Aunt Lynd’s infamous Corn Pudding
Amy Wertheim, co-owner of RGW Candy Company, submitted this dish for
the Heirloom Recipe Contest at the 2010 Illinois State Fair, where it
won third prize. Her Aunt Lynd’s corn pudding became “infamous” in the
family because whenever Aunt Lynd made it for Thanksgiving, she’d
double or triple the recipe – but refused to bake it for longer that
the 30 minutes needed for a single recipe. Not only was it runny and
inedible, but often it had been sitting for several hours, and the
family was afraid to eat it, fearing it had spoiled.
Baked until properly done, however, the pudding is delicious. I ate it recently at a Greater Midwest Foodways Symposium lunch featuring dishes from the contest; it was my hands-down favorite. Wertheim’s family traditionally serves this at Thanksgiving as a side dish, but it would be good anytime, especially when fresh corn is in season. It would make a splendid vegetarian entrée.
“No one knows how long the corn pudding recipe has been around. It’s one of the staples of our family Thanksgiving. In fact, our family prides itself on having the same foods that my grandma’s mother used to make ... and although my mom [who now makes it at Thanksgiving] has taken to tweaking the recipe to make it something really special (and edible), the core recipe has stayed the same. She still uses cream from our neighbor’s dairy farm, the corn in the sweet corn from her garden that she cans every summer and the eggs are from the hatchery in the next town over. It’s truly a homegrown, Midwest treat that our family looks forward to every year at Thanksgiving!”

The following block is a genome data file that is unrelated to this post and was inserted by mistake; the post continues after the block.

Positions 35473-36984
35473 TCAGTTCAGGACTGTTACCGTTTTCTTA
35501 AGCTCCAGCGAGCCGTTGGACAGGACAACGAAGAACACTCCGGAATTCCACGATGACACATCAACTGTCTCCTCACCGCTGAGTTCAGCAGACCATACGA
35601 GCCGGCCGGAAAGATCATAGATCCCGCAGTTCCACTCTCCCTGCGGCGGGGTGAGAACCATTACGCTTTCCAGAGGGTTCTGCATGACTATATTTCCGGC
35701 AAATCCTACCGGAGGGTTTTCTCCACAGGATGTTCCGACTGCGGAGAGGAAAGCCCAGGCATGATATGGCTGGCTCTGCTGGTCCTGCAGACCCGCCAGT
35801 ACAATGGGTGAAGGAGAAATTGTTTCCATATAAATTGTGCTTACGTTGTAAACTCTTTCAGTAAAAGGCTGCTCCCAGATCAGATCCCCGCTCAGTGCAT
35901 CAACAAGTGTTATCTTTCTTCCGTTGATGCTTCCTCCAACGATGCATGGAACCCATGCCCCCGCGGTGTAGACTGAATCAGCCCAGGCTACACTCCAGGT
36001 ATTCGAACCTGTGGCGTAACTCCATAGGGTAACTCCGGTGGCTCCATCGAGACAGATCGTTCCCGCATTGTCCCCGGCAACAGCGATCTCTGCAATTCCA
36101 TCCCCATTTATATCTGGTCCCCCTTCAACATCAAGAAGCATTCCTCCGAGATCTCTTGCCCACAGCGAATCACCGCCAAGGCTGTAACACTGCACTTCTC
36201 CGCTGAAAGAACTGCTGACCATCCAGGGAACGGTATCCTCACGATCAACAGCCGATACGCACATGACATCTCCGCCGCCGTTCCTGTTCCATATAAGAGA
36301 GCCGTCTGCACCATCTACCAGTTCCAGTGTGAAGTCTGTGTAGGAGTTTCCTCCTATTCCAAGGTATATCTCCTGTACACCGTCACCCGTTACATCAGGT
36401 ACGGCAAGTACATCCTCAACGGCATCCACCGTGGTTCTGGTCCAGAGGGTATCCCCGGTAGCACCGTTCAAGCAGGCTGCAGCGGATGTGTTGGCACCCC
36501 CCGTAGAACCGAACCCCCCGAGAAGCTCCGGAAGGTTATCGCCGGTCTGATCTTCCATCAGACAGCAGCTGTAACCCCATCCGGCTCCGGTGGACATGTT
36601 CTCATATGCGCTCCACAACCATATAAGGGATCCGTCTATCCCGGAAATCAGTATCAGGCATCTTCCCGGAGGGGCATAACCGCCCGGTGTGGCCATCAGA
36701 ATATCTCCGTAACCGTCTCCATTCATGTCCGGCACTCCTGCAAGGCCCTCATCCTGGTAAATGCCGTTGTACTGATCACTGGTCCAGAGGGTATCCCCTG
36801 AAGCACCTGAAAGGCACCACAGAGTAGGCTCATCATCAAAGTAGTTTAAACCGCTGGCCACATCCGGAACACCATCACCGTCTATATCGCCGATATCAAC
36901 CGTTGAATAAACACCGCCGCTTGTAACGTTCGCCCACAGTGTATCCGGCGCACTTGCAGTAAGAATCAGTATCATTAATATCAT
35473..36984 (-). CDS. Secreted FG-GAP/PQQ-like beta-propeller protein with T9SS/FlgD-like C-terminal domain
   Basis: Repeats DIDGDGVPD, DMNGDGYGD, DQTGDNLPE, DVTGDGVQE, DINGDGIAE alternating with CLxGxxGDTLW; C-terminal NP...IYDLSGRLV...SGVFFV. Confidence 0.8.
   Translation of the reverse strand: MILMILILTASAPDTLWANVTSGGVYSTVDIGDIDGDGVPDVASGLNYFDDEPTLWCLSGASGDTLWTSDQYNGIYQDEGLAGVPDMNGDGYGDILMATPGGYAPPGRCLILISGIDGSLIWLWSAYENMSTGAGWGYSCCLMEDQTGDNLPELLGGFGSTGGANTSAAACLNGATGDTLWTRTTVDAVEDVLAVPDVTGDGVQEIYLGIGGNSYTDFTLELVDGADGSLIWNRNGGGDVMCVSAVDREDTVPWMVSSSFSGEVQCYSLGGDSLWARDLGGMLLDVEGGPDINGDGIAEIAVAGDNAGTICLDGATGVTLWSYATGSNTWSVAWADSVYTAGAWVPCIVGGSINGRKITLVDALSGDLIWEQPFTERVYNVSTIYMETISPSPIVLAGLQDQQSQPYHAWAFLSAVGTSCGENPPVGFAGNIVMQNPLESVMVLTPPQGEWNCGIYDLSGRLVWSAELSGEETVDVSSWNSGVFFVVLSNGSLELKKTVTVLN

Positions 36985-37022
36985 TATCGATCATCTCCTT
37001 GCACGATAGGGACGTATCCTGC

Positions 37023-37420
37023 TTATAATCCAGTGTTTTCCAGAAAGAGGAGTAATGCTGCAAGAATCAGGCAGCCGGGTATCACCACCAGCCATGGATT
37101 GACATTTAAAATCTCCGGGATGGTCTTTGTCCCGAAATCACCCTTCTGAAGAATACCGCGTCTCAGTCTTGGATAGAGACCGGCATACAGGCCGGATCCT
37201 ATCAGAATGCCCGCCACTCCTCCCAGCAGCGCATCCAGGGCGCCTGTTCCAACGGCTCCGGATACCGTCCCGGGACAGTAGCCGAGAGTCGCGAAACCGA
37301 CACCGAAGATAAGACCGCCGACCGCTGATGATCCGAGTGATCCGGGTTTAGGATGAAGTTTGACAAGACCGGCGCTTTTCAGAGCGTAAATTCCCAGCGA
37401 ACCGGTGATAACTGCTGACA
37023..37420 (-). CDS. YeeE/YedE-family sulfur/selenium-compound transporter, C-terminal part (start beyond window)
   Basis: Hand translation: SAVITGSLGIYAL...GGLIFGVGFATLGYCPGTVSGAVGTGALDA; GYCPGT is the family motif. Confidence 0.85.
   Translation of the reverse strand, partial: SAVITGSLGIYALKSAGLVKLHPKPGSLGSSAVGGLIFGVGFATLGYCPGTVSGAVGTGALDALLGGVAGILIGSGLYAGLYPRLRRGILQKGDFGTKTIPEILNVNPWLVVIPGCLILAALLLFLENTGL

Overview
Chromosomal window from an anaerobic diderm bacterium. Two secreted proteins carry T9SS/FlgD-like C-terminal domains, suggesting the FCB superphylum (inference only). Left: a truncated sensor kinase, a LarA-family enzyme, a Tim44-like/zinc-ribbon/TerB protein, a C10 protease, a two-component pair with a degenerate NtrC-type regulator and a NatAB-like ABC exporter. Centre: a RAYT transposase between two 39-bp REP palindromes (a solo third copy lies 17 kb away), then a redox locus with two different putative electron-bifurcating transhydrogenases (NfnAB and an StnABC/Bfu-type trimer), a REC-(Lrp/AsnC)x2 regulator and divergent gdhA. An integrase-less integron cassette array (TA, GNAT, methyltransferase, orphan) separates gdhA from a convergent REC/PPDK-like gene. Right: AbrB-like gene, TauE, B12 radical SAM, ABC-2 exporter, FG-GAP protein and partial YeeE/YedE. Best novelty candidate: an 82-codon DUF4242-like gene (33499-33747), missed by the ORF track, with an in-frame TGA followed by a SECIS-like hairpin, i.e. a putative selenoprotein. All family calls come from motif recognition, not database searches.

- Kernels from 2 ears of sweet corn, approximately 11/2c. (or 1 can of corn, drained)
- 2 T flour
- 2 T. sugar, optional
- 1/2 c. heavy whipping cream
- 1 c. shredded cheddar cheese
- 1 tsp. salt
- 2 T. melted butter
- 2 beaten eggs
In a buttered 9x9-inch pan, mix ingredients in order listed. Bake until golden browned and thickened for approx. 30 minutes. Remove and allow to sit for 5 minutes before serving.
Serves 6 - 8
For larger gatherings, just double or triple as needed; cook time also is approximately doubled.